Meyer's letter to Tull and Grant Fortson, Stewart's attorney, is dated May 12 and was filed with the circuit clerk's office on Thursday.
"The Petitioner asserts that estate assets (copyrights) have recently been discovered and the state should be authorized to litigate its interest in same," Meyer wrote in the letter. "This court has studied the underlying claim but is not able to rule on the ultimate merits of a claim that is not yet even filed. The Museum's disputed assertion that the claim is without merit is not a cause to deny reopening the estate."
Judge Meyer asked the attorneys to present an order consistent with her letter.
Robert Steinbuch, a professor at the W.H. Bowen School of Law at the University of Arkansas at Little Rock, said the judge's ruling means "the ownership of those negatives is up in the air."
And making Stewart special administrator "is some indication that the court is sympathetic to the view that some relatives were not properly dealt with 60 years ago," said Steinbuch.
Now they can have court hearings on those issues, he said.
Stewart, who lives near Little Rock, said he was happy with the development.
"Almost three years ago, our family came together in an attempt to correct an issue with our inheritance," he said. "We all agreed that we would do our best not to harm the public image of anyone involved. The wheels of justice sometimes turn slowly, but they do turn."
Tull said he doesn't comment on pending litigation.
Disfarmer's black-and-white portraits of Arkansans were heralded by art critics after they were revealed to a wider audience in the 1970s, first in the pages of Modern Photography magazine and later in a book titled "Disfarmer: The Heber Springs Portraits, 1939-1946."
"Mike Disfarmer's direct, full-figure frontal portraits of residents of an Arkansas town are echoes of the sort of pictures made in the last century," Peter Bunnell wrote for The New York Times in December 1976. "They are not nostalgic but haunting, suggesting daguerreotypes of strangely familiar yet unknown relatives."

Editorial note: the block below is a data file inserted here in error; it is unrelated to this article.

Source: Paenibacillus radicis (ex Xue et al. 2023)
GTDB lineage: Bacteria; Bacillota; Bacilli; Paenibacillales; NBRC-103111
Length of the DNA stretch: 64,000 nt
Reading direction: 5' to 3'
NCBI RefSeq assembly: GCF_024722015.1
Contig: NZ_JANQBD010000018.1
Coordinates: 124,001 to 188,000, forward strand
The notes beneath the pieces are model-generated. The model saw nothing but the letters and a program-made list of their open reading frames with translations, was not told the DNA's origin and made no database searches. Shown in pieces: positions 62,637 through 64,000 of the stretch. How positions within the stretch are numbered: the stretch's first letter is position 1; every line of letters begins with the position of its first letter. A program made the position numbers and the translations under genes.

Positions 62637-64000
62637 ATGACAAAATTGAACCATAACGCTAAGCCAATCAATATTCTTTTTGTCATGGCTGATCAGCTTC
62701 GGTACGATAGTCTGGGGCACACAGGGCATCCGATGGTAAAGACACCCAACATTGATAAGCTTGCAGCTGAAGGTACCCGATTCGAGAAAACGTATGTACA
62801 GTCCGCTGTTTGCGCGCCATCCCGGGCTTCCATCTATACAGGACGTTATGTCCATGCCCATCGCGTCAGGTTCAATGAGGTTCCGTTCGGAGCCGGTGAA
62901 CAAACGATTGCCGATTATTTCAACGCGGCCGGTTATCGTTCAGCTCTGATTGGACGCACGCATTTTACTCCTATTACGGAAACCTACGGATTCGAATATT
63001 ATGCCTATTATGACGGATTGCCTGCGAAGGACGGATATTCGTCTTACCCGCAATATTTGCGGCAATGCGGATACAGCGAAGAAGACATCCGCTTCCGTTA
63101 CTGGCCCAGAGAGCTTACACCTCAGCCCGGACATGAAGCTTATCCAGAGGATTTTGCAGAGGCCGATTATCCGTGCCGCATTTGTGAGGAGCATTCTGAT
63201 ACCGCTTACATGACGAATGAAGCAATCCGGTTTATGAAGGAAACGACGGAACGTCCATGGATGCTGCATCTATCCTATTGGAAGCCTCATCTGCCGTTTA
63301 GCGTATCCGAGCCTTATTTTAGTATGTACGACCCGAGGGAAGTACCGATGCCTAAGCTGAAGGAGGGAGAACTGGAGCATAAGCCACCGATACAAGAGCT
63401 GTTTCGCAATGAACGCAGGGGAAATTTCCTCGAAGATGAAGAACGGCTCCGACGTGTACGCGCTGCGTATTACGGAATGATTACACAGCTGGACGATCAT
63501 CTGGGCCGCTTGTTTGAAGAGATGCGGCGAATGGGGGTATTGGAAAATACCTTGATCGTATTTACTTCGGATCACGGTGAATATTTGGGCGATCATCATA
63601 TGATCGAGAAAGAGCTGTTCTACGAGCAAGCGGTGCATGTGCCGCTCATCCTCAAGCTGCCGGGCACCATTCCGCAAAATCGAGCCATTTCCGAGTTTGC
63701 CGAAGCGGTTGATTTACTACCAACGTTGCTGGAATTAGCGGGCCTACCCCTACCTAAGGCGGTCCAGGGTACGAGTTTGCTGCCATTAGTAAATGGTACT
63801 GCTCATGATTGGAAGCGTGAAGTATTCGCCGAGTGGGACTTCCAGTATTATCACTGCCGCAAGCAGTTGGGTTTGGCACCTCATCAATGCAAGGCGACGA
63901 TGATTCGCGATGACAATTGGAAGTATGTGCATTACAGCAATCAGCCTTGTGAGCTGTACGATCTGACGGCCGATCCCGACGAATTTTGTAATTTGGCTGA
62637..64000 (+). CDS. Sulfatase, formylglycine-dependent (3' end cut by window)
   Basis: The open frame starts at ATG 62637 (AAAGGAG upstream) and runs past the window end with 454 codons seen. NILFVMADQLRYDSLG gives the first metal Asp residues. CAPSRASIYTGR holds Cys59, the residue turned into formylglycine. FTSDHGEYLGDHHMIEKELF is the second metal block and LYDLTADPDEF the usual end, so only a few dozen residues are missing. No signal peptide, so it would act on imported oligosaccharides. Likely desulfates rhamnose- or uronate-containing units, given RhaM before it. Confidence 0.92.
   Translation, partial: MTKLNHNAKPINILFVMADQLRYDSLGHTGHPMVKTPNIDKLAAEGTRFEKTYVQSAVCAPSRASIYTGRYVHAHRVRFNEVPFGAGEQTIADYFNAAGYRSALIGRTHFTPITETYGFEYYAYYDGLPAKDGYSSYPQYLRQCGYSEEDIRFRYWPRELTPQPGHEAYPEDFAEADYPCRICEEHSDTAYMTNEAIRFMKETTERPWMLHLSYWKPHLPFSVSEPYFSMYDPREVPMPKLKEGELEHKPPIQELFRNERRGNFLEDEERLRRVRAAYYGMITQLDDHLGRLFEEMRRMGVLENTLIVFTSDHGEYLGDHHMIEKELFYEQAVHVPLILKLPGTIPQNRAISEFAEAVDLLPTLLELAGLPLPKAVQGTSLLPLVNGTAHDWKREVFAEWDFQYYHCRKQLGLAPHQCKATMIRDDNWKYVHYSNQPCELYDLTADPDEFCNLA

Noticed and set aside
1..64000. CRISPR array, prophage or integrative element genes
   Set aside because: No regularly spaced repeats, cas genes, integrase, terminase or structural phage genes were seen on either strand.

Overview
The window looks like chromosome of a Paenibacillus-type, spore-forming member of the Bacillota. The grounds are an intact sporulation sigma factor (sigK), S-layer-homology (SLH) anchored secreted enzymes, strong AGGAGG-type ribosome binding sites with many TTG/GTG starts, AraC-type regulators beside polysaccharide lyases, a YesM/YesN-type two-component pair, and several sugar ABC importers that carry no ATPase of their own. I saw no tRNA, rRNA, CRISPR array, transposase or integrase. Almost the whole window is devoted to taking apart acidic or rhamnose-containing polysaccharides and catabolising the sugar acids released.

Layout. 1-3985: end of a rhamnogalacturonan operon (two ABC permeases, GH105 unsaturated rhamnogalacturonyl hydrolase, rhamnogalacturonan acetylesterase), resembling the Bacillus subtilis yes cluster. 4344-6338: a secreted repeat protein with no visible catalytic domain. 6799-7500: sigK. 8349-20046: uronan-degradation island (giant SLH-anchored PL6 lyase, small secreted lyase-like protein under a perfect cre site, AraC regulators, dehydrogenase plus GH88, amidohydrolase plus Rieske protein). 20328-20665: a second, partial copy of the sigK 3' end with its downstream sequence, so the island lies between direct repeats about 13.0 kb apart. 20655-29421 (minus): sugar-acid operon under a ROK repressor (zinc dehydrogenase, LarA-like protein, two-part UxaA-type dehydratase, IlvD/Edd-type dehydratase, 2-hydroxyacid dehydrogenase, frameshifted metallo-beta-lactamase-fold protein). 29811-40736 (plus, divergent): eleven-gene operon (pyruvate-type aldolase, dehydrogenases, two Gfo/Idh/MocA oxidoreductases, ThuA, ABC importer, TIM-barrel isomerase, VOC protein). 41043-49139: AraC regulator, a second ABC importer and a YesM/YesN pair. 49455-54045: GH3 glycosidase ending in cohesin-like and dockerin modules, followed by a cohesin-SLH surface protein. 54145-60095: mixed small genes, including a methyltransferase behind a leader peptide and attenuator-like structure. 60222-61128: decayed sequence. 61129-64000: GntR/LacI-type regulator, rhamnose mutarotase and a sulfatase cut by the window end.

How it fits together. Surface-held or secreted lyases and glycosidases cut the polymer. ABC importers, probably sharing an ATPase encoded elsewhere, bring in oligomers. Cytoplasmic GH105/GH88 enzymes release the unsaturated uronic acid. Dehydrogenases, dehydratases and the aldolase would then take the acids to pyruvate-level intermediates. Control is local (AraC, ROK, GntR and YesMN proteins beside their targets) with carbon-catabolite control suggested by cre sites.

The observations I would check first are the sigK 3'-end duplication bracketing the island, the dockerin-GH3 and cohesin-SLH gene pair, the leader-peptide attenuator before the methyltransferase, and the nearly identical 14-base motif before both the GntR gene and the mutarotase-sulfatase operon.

"The works of Mike Disfarmer, a small-town portraitist from Arkansas whose style-less pictures of small-time cotton farmers and their families, taken during the years of the Second World War, can stand comparison with the works of August Sander, Diane Arbus and Irving Penn," Gene Thornton wrote for the same newspaper a couple of weeks later.
Stewart's petition generated a flurry of court filings from attorneys on both sides.
In July, an amended petition was filed to reopen the estate on behalf of Ellen Lorene Stewart of Little Rock and her son, Fred Stewart. That filing came after Tull objected to Stewart's original petition, saying among other things that Fred Stewart wasn't an heir or "interested party" under Arkansas Code Annotated 28-1-102(a)(10-11), and therefore lacked standing to petition the court. Ellen Stewart had a closer familial connection with Disfarmer, but Judge Meyer's letter indicated she deemed Fred Stewart an interested party under state law.
Last month, in a brief, Tull wrote, "It is time to end Ms. Stewart's efforts that started only after a cold call from a lawyer in another state. The Foundation is the rightful owner of the property at issue, and the futility of reopening the estate is not required to confirm that."
The Foundation has spent hundreds of thousands of dollars to preserve the negatives, wrote Tull.
Originally named Mike Meyers, the photographer legally changed his name to Mike Meyer Disfarmer in 1939 in what appears to be an attempt to distance himself from his family at the time.
Believing that "meyer" meant farmer in German, he changed his name to Disfarmer, according to court records.
Some of Disfarmer's photographs can be seen at https://bit.ly/3xfYEog.